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September 06, 2005

The Way of All Reading?

Michael Blowhard writes:

Dear Blowhards --

I've wondered out loud about the future of long, all-prose narratives. As the world goes more and more electronic -- and hence multimedia -- what chance do 400-page-long novels stand? That's a lot of words; that's a lot of gray stuff; that's a lot of eyestrain.

Some visitors have found my musings absurd (or maybe depressing), and have written that there will always be a place for books. I certainly hope so; I've always been a big reader myself. Still, we're going through a period of major media transition, and sentiment can make our vision misty. Why not sweep the mist aside and take note of what's actually out there?

A few points:

  • "Books" and "long prose narratives" are not synonymous. Many books contain images and graphics; most books in fact aren't meant to be read straight through. Books in a general sense remain attractive in many ways. They're easy to carry around, they're easy to give and receive, they're easy to flip through. It's hard to imagine people abandoning them.

  • But long prose narratives are a very special sub-sub-category of books. For some reason -- school? -- many people seem deeply convinced that the only books that qualify as "real books" (and hence worthy of serious thought and discussion) are long-prose-narratives. This is a sweet conviction, but it's also a slightly deluded one. I don't have a figure to volunteer, alas, but most books aren't "real books" in that limited sense. Most books are cookbooks, reference books, travel books, professional books, visual books, joke books -- books that are primarily meant to be used, and to be interacted with in short bursts at the user's convenience. Among books more generally, the long-prose-narrative is an oddball category: No images. No graphics. The demand that you start on page one and keep on keepin'-on until you make it to the finish line.

  • Doug Sundseth argues that, while people haven't stopped reading, the nature of their reading is changing. I think Doug's point is a good one. These days, we tend less and less to chomp our way, Pac-Man-style, through endless yards of text. Instead, we tend to take in short chunks of prose. Our brains are largely engaged in sifting and sorting images, graphics, sounds, and moving images. What we turn to prose-chunks for is mostly orientation, narration, and information. Words, once the primary event, now play a supporting role to the central thing, which is the multimedia experience.

  • The charm is already off long-narrative-prose. The young people I see -- many of whom are coming out of the most expensive liberal-arts colleges -- no longer have the same attitudes towards books that many older people do. They're free of the feeling that books are something special -- that there's something sacred about "the book." And they clearly don't feel that it's automatically a good thing to sit quietly and read your way from beginning-to-end, all the way through an all-prose book. As far as many young people are concerned, books are simply one media option among many. And long prose narratives are one of the less attractive options. Not enough color! Too little movement! And too many damn words!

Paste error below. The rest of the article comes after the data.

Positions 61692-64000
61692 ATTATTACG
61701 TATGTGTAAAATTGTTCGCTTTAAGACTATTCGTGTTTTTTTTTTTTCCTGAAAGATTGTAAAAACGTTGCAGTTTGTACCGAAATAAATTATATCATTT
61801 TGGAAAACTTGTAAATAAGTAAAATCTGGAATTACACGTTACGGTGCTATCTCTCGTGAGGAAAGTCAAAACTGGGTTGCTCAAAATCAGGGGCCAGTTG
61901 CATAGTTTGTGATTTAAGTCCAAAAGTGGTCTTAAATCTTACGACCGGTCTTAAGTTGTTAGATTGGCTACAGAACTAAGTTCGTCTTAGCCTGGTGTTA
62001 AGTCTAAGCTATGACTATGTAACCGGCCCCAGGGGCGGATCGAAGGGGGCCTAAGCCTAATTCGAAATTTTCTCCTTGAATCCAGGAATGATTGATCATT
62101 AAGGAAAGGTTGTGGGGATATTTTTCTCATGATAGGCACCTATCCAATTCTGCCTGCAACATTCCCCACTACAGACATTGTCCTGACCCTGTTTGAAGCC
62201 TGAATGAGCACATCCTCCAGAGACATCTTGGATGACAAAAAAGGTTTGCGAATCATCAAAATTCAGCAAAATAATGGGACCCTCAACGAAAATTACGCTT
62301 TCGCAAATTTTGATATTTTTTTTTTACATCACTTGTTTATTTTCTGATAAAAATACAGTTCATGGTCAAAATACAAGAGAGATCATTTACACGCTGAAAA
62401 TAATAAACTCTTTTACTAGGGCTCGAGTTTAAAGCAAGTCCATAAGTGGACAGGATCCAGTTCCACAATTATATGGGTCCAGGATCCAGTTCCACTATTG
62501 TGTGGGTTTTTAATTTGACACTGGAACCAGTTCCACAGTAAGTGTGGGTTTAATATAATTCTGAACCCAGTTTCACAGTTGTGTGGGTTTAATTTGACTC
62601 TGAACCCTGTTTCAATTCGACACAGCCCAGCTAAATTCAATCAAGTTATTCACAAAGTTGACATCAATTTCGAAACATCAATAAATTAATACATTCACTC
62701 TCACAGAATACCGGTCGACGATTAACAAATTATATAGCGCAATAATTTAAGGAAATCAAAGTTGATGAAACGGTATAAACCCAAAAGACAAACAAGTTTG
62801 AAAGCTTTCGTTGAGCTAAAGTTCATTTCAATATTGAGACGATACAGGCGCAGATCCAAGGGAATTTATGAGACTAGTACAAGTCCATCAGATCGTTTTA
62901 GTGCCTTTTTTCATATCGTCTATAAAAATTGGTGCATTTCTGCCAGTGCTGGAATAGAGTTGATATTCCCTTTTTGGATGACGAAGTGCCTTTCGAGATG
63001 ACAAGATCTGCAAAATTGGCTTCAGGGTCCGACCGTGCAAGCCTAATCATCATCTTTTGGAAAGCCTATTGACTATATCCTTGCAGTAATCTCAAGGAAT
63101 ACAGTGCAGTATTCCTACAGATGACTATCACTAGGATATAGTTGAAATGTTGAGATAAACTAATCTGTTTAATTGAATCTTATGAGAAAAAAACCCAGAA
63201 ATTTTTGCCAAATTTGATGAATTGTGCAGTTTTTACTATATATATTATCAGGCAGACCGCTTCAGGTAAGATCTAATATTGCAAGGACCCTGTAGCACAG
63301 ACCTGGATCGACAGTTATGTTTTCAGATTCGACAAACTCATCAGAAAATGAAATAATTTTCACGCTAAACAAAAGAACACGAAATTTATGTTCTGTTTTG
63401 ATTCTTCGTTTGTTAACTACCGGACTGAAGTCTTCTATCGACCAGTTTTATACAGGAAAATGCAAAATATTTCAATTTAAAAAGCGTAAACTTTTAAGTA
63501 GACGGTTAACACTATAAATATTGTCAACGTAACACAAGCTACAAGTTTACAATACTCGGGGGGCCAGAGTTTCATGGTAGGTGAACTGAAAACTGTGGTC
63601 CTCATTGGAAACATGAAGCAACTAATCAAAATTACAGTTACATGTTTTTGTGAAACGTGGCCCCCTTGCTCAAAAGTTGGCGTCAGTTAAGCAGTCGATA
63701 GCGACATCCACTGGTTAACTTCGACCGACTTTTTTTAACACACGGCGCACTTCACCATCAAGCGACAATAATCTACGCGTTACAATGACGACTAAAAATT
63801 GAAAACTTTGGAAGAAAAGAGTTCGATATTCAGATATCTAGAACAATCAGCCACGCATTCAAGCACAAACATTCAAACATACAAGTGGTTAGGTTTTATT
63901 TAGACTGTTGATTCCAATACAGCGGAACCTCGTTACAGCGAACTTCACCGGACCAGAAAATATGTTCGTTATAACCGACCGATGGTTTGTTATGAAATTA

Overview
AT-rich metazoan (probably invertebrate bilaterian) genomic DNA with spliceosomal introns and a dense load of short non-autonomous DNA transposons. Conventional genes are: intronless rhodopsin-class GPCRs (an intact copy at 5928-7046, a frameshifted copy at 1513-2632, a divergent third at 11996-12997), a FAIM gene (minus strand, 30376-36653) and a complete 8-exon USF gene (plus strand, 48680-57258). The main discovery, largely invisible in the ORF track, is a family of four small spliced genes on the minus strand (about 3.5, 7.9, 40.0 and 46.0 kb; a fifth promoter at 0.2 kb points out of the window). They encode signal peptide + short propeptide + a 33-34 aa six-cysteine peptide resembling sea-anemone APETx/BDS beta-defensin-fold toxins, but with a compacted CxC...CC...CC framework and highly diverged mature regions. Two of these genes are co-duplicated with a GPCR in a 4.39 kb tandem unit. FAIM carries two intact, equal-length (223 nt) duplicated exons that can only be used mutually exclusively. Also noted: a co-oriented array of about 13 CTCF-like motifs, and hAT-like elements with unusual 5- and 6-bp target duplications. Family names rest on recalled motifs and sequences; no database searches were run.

• If any of the above is true, then a question arises: Why do we discuss books -- even long-prose-narratives -- in terms of whether they qualify as "great" or not? "Great" is usually thought to imply "will last a long time." Yet if the reading of long-prose-narratives is becoming an oddball and specialized taste -- rather like the reading of contemporary poetry -- then it makes little sense to worry about greatness. Let's say that everyone-who-is-everyone decides today that "The Corrections" is a great novel. Let's say further that this judgment holds for several hundred years. Who then will it matter to? The five weirdos who are still involved in long-prose-narratives? Big deal. So why not let go of the "greatness" discussion, and enjoy the world as we've been given it? My version of this is: Be curious; savor what we encounter; compare notes; open up our minds, our senses, our imaginations and our emotions; and let the future take care of itself. BTW, the future is going to take care of itself anyway, no matter how much we will things otherwise ...

Thoughts like these were ricocheting around my brain as I settled into my seat on the subway yesterday. Was there anything to them?

When I arrived in NYC over 25 years ago, people's subway reading habits were a hoot to notice. Typically you'd see a few guys in suits engrossed in the Wall Street Journal, and a number of people catching up with the Times or The New Yorker. Working-class people were enjoying the Daily News; ladies from the boroughs were lost in Bibles, self-help books, or long romance novels. There were intellectuals and artsgeeks wrestling earnestly with books about philosophy, or thick South American metafictions. Most people seemed to be reading; even those people without reading material were often looking over the shoulders of those with reading material.